Consensus at Congressional Briefing Ahead of Dec 17 IMF Deadline for Argentina
WASHINGTON, Dec. 6, 2012 /PRNewswire-USNewswire/ -- At an event at the Rayburn Building of the U.S. House of Representatives, experts expressed alarm over steps taken by the Argentine government to hide its runaway inflation, including levying large fines and filing criminal charges against statisticians who report inflation data different from the government's estimates. In September, the International Monetary Fund (IMF) formally "regretted" Argentina's lack of progress in providing reliable economic data and gave the country a deadline of December 17 to fix the problem or face censure.
During a briefing entitled, "Argentina's Faulty Statistics and Runaway Inflation", Carnegie Mellon University's Joseph B. (Jay) Kadane urged the Kirchner Administration to stop repressing statisticians, arguing that freedom of speech and press in Argentina are at stake.
"Argentina is underreporting inflation by a very substantial amount. More troubling, however, is the fact that the Kirchner administration is violating human rights and freedom of speech with its fines and criminal cases brought against statisticians who report the truth. Argentina should take steps to reform its economic data, but this will take time. In the immediate term, the Kirchner Administration must immediately halt its persecution against economic analysts who simply report their findings," explained Professor Kadane, a statistician who will become chair of the American Statistical Association (ASA) Committee on Scientific Freedom and Human rights in January 2013.
He cited a recent study, "Online and Official Price Indexes: Measuring Argentina's Inflation," which found that in Brazil, Chile, Colombia, and Venezuela, online price indexes are in sync with the respective governments' reported inflation data. By contrast, Argentina's online inflation rate is nearly three times higher than the official estimate.
Opening the event, Dr. Robert Shapiro, Co-Chair of ATFA, explained that Argentina's inflation problem is rooted in the country's historic sovereign default of some $81 billion in 2001 and subsequent policies to offset the consequences of its efforts to skirt repayment to U.S. and international bondholders. Since 2007 the Instituto Nacional de Estadística y Censos (INDEC) – Argentina's national statistics agency – has not accurately reported its inflation data and has ratcheted up pressure on economists and institutions publishing results that differ from official numbers. In some cases, the government has imposed fines of $150,000 on individual statisticians and threatened them with jail-time if they continue. The American Statistical Association has urged the United Nations to take action against Argentina, on the ground that the harassment is a violation of the right to freedom of expression.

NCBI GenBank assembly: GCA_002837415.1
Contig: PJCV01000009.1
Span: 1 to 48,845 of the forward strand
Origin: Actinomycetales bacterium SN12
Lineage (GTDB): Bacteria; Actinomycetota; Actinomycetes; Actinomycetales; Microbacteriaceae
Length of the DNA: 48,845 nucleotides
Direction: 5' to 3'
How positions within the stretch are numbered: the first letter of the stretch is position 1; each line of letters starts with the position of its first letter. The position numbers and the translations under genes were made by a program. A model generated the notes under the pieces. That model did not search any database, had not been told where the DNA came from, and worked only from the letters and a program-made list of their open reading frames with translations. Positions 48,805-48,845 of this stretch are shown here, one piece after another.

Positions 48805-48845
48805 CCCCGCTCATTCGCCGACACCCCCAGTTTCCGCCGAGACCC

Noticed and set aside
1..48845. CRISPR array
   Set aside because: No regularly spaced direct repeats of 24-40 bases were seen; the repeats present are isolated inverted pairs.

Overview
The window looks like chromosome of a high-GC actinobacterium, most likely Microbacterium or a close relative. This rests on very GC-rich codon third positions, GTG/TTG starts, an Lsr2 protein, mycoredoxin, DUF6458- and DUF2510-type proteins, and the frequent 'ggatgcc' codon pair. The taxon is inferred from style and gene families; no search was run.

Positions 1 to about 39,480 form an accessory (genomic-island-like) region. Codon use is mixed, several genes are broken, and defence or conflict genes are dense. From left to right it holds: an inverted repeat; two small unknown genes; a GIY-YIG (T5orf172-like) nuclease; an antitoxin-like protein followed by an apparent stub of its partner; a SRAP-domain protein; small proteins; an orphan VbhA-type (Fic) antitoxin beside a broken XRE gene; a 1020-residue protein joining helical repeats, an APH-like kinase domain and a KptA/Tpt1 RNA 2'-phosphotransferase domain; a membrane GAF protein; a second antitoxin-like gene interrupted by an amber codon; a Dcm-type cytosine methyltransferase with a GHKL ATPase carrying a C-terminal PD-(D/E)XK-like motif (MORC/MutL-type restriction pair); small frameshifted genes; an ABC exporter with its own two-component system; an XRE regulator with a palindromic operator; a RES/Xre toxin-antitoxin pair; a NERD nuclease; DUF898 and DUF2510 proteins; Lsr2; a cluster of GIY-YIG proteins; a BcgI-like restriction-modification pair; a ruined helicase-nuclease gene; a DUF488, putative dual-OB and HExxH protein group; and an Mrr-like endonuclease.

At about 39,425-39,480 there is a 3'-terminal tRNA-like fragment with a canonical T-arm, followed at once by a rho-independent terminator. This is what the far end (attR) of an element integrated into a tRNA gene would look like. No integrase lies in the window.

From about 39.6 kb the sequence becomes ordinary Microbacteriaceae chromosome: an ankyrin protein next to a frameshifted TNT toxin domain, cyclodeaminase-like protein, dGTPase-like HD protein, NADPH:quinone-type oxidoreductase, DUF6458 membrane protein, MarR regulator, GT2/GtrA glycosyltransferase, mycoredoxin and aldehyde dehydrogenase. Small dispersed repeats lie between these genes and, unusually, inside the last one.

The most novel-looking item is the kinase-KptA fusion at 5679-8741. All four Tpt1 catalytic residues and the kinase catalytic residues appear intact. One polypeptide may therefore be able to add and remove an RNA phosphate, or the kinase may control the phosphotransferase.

"Argentina has steadfastly refused to open its books to the IMF, which is now demanding more accurate inflation figures. It is a profound and dangerous thing when governments of leading nations determine that Argentina cannot be trusted," explained Dr. Shapiro. "Argentina's economic situation can be turned around. That has been the objective of the efforts by United States to suspend Argentina's preferred trade status and oppose most loans to the country by the World Bank and Inter-American Development Bank."
The American Task Force Argentina (ATFA) is an alliance of organizations united for a just and fair reconciliation of the Argentine government's 2001 debt default and subsequent restructuring. Our members work with lawmakers, the media, and other interested parties to encourage the United States government to vigorously pursue a negotiated settlement with the Argentine government in the interests of American stakeholders.
SOURCE American Task Force Argentina